Thursday, May 10, 2007

The deep south and the Afro-Americans

Needs revising
So, there I was with a bag full of interests in my closet waiting to be opened, to seek adventures and to see what the world out there is hiding. I felt like I was in a pimple on God's ass - totally removed from everything wild, crazy, and fun.

In 2003, I decided to go to Arkansas. It wasn't me who came up with the choice of that state. Arkansas sounded like Kansas at the time and I was prepared for the worst, but I didn't really care. To be honest, I didn't know anything about the state but that it was in the deep south and that is where I wanted to go.

You see, when I was kid, it wasn't only the 'Indians' I was obsessed with. It was also Afro-Americans and blues and jazz. This admiration also has roots in the stories my mother told me. I can't remember the title of the story, but it was about an African boy who one day sat on a whale and traveled the world on its back. Then, my dad told me about Uncle Tom's Cabin. Then there was Jim who escaped from the plantation and sailed on the raft with Huckleberry Finn.

Then, my father introduced Miles and Coltrane and old blues men records that he brought from his sea adventures.

There was something about these stories....I felt it when I was little although I couldn't name was more a subconscious thing. But there was something powerful that I felt. It was this strength in the characters, in the blues men sang, in the jazz musicians playing so deeply immersed in their feelings and thoughts...there was something that is not SAD, hopeless or miserable, but strong, wise, and mysterious.

The romantic naivety of the story atmosphere soon broke apart when I dived into the history books about the Afro-Americans and found what the white race did to Africans, who even after building "America" in horrible conditions as slaves and degraded people never became Americans but a hyphenated minority, just like all other minorities there. So much for your melting pot! As far as I see it, nothing in America melts. Maybe on the surface, but the inside is still a salad of particles oiled by the white race, and will never melt.
Those books really made me want to puke on the human existence....

Anyway, I was not allowed to watch much TV as a kid- especially not in the evening, when it was bed time. But I remember once, years and years ago, we had this channel in Slovenia. Just for a few months and then it got canceled. It was Sky One - an American or a British channel, I can't remember which. But I remember as freshly as if it was yesterday...One Sunday evening, a series of films began, and it was called Roots. The films were inspired by a novel of the same name, Roots, written by Alex Haley. It started out with a black man running into the dark jungle somewhere in Africa, trying to escape from people who were after him with ropes and chains. He could not escape and was transported to America on a slave ship. That man's name was Kunta Kinte. I will never forget it. Memories come back vividly now. I had goose bumps then and I have goose bumps now. Anyway, he was enslaved on a cotton plantation in Virginia. Soon, he tried to escape, but was caught. His punishment disabled him from ever escaping again - his master cut off his foot.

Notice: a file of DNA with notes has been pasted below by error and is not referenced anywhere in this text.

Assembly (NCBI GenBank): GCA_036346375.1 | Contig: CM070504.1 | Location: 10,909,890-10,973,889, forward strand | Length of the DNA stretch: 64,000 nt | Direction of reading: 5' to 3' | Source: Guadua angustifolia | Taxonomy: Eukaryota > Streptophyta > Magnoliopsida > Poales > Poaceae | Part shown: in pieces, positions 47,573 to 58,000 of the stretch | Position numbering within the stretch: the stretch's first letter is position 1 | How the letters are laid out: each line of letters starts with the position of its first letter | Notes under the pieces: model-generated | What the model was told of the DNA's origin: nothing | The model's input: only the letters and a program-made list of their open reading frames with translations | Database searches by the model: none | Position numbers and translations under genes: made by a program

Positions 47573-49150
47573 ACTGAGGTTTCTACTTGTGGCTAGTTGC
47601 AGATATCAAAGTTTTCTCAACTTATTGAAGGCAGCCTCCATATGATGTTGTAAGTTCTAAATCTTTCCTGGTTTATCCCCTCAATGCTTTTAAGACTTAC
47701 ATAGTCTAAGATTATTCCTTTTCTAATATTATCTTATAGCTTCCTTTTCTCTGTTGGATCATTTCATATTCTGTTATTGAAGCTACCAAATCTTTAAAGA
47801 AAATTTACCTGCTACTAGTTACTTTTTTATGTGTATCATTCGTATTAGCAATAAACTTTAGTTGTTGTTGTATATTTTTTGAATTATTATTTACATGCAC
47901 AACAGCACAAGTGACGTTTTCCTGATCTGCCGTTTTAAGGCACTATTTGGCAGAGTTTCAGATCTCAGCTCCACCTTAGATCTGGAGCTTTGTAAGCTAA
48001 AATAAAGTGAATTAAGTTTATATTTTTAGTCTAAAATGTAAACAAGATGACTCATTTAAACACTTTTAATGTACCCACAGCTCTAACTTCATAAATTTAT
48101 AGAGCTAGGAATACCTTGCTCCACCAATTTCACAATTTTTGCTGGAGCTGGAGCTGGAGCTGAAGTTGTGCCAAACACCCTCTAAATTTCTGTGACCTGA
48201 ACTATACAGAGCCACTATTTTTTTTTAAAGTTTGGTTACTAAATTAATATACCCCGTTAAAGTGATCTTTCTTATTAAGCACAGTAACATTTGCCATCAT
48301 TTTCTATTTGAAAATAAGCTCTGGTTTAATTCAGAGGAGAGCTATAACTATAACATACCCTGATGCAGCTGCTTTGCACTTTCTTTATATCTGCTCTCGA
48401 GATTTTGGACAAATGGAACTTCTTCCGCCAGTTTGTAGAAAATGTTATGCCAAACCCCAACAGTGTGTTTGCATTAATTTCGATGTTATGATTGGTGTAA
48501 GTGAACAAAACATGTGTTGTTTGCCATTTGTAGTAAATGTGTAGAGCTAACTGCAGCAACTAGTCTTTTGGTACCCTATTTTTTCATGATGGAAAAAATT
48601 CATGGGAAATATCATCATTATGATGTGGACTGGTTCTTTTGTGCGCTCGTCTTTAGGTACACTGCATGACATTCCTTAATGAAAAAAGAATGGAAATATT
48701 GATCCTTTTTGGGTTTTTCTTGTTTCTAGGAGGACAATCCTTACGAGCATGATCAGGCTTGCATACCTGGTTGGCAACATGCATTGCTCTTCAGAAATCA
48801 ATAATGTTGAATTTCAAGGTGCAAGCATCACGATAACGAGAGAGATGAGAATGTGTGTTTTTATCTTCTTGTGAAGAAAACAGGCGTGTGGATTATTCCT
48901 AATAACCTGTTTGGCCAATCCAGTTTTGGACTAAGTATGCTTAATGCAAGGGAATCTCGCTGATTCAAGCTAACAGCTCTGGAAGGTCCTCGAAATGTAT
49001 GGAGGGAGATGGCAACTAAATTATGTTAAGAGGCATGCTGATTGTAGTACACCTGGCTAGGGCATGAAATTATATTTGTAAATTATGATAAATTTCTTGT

The series of films were about Kunta Kinte's descendants trying to survive in the cruel world ruled by white Americans. They tried to abolish slavery, they fought for their rights after the abolition, fought the Jim Crow laws and the ugly claws of segregation...all this while trying to keep their dignity and pride. Haley, through a history of one family, captured the history of an entire race of people whose names and identities were stolen from them.

I watched the movies as a kid, and tried to read the book when I got a little older. I quit,though. Over 600 pages takes some of your motivation away...It takes a hell of an exciting story for me to finish if it has over 600 pages....

But to come back to my story...I needed to see the old south. And these stories from my childhood strongly enhanced my travels.

Coming to the deep south, I was first shocked by the humidity and the heat. I thought I would die at first. Just imagine slaves and workers working through the day on the fields for hours on by day...IN THIS UNBEARABLE HEAT!!!! .... Nowadays, people stay in more than they are outdoors. I learned to like the heat of the South. Somehow, my body liked the heat and the humidity, so I wandered around constantly, having the streets all to myself, cars honking at me, people yelling out of their windows how crazy I was to walk...There were no sidewalks...but that didn't stop me from exploring....Soon, I found those supposedly extinct juke joints where Afro-Americans play their music and just sing sing pompous lights or stage or nothing. Just pure music and soul. And fun, of course.

The Mississippi Delta was just as I expected it would be. Mississippi and Alabama are the poorest states in America...but certainly my favorite - next to Louisiana and California. ....

But more about that in the next post.

See ya there.

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